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Reaction mixed


By Dawn Nieters

WILMINGTON- Reaction has been as evenly mixed as the results of Tuesday’s vote indicated, in the face of a decision by the town’s voters, 289 to 282, to uphold the Wilmington Public Indecency Ordinance.

Phil Markham, one of three plaintiffs in a lawsuit against the town’s selectboard, says the case will now proceed in light of Tuesday’s results. He said he and his fellow plaintiffs are using the suit to “seek justice” by holding the town’s selectboard accountable for what they describe as a flawed process. Selectboard chair Fred Skwirut said he was surprised by the atypically high turnout, noting the results are anything but decisive.

“When you get down to it, if we had to do it over again, I think we’d do it the same way. Somebody’s got to make a decision,” Skwirut said. “We initially reacted in the way we thought was best for the town. Had the vote gone the other way we certainly would have acquiesced. But it didn’t.”

Skwirut indicated he expected the lawsuit would proceed if the ordinance was upheld. Markham said Wednesday that his group would continue to work toward solutions in the town’s best interest, and also commented on the slim margin of victory for ordinance supporters.

“Such a close vote is a sign of injustice,” Markham said. “This closeness indicates a strong need for exactly what Friends of the Ledges has sought right along in the form of rational win-win solutions to the factually identified problems.”

Markham said he’d expected more voters would see through the “ugly tactics” used by supporters of the ordinance.

Several who commented on a Ledges message board on Wednesday, in response to the vote, expressed disgust about a table displayed in front of the school before the meeting, created by the Halifax-based Citizens Interaction Network, which featured photographs and condoms allegedly from the Ledges, along with printouts from a homosexual website and a copy of “Vermont Unveiled” a book of photographs and text about Vermont’s well and lesser-known naturist areas.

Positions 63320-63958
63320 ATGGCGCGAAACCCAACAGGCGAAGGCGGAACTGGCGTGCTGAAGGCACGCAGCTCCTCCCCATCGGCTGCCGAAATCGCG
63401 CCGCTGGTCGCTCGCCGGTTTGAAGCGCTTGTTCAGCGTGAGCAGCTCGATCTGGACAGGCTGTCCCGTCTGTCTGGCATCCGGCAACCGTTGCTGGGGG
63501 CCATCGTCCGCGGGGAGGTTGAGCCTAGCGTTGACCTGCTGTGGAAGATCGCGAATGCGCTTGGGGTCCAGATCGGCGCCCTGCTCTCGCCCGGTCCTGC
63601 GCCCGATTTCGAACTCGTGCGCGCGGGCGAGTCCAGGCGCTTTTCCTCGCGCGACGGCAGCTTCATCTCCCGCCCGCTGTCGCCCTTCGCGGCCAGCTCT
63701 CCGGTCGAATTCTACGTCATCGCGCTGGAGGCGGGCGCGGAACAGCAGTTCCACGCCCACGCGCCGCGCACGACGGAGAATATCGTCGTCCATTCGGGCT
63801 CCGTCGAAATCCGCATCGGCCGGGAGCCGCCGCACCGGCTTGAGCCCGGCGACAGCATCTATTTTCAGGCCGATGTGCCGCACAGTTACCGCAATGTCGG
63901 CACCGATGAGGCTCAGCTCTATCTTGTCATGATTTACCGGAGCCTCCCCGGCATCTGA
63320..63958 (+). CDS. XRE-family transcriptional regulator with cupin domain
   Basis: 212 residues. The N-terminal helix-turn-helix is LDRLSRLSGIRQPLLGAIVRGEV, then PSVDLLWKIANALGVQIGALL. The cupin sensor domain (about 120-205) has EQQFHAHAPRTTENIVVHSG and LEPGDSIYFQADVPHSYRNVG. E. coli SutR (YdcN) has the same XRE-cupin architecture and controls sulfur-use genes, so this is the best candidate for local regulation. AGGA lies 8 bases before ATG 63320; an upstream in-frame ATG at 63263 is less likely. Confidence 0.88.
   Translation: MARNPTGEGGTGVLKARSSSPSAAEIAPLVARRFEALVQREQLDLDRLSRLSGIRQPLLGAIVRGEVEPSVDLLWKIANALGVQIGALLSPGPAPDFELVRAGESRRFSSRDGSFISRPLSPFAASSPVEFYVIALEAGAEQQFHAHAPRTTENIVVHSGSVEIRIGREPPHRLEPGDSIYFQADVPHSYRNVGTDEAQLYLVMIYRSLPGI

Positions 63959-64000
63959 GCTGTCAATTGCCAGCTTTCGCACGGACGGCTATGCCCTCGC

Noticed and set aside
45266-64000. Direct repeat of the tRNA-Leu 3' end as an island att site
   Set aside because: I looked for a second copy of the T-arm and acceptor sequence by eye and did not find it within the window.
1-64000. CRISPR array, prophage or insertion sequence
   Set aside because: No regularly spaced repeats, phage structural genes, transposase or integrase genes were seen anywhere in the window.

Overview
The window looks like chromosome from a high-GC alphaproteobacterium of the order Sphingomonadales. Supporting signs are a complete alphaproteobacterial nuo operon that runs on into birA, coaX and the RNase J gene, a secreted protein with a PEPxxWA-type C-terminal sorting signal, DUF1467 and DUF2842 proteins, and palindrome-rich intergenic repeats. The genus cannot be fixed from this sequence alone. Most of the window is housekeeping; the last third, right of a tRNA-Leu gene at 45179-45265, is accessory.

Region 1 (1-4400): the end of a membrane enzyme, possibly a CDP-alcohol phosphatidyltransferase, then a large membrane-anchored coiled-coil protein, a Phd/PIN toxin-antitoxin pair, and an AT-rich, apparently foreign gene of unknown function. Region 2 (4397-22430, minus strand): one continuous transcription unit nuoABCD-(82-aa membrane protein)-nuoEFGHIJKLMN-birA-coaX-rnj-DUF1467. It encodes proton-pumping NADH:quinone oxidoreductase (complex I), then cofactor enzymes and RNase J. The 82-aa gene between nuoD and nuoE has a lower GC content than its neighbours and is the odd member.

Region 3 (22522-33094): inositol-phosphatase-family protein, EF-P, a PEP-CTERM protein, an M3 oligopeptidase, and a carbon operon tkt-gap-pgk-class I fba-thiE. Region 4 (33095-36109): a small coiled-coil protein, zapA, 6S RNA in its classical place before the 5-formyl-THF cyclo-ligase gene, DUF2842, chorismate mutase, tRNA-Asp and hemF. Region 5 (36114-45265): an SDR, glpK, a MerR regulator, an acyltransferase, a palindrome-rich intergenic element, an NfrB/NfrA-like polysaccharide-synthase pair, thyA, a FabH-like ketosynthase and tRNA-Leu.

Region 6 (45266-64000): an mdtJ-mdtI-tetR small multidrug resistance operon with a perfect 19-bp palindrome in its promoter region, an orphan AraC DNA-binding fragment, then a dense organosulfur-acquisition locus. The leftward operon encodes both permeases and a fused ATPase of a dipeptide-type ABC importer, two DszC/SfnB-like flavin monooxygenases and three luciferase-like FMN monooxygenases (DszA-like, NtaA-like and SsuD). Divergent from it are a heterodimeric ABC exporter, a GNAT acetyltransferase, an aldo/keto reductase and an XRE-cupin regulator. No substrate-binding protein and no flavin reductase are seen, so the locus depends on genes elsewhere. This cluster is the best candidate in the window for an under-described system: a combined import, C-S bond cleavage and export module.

“As a person who cherishes Wilmington I found myself repulsed by the obvious emotionally-charged tactics that reflected so poorly on a great town,” Markham said.

Markham’s lawsuit cites a violation of Vermont’s open meeting law, based on the selectboard’s decision to prohibit public comment at the meeting during which the ordinance was adopted. Skwirut said the board had taken several meetings worth of testimony on the issue between last season and this one, and “hadn’t heard anything new.”

The lawsuit also alleges that the board exceeded its authority “in adopting an ordinance that prohibits plaintiffs’ nudity at the Ledges as a ‘public nuisance.’”

Markham said despite the controversy, and calls to action by some Ledges users, he expects a gathering planned for the Ledges on Sunday to be peaceful and legal, and encouraged anyone who wishes to meet the Ledges users and see the area to attend. “I am encouraging all users to remain calm and to continue to use the Ledges in a law-abiding (clothed) manner,” Markham said.

“With luck we will have the usual turnout for our annual potluck picnic. I fully expect that we will be clothed,” Markham noted. “I think that most users would be thrilled to be joined at this event by Wilmington citizens who would like to learn more about the Ledges, the nice people who use the place and who would enjoy a nice day in a truly great social setting.”

In the meantime, Wilmington Police Chief Joseph Szarejko said his department will do its best to enforce the new law. Though he declined to say when patrols start, Szarejko said they will be conducted as time and officer availability dictate. He discouraged residents from calling the department to make a report every time a nude individual is spotted at the lake.

“People need to trust that we’re going to be enforcing it,” Szarejko said. “But our patrol situation doesn’t allow us to just cover the Ledges. We can’t park and be gone from the police car for half an hour or 45 minutes. It just doesn’t work.”


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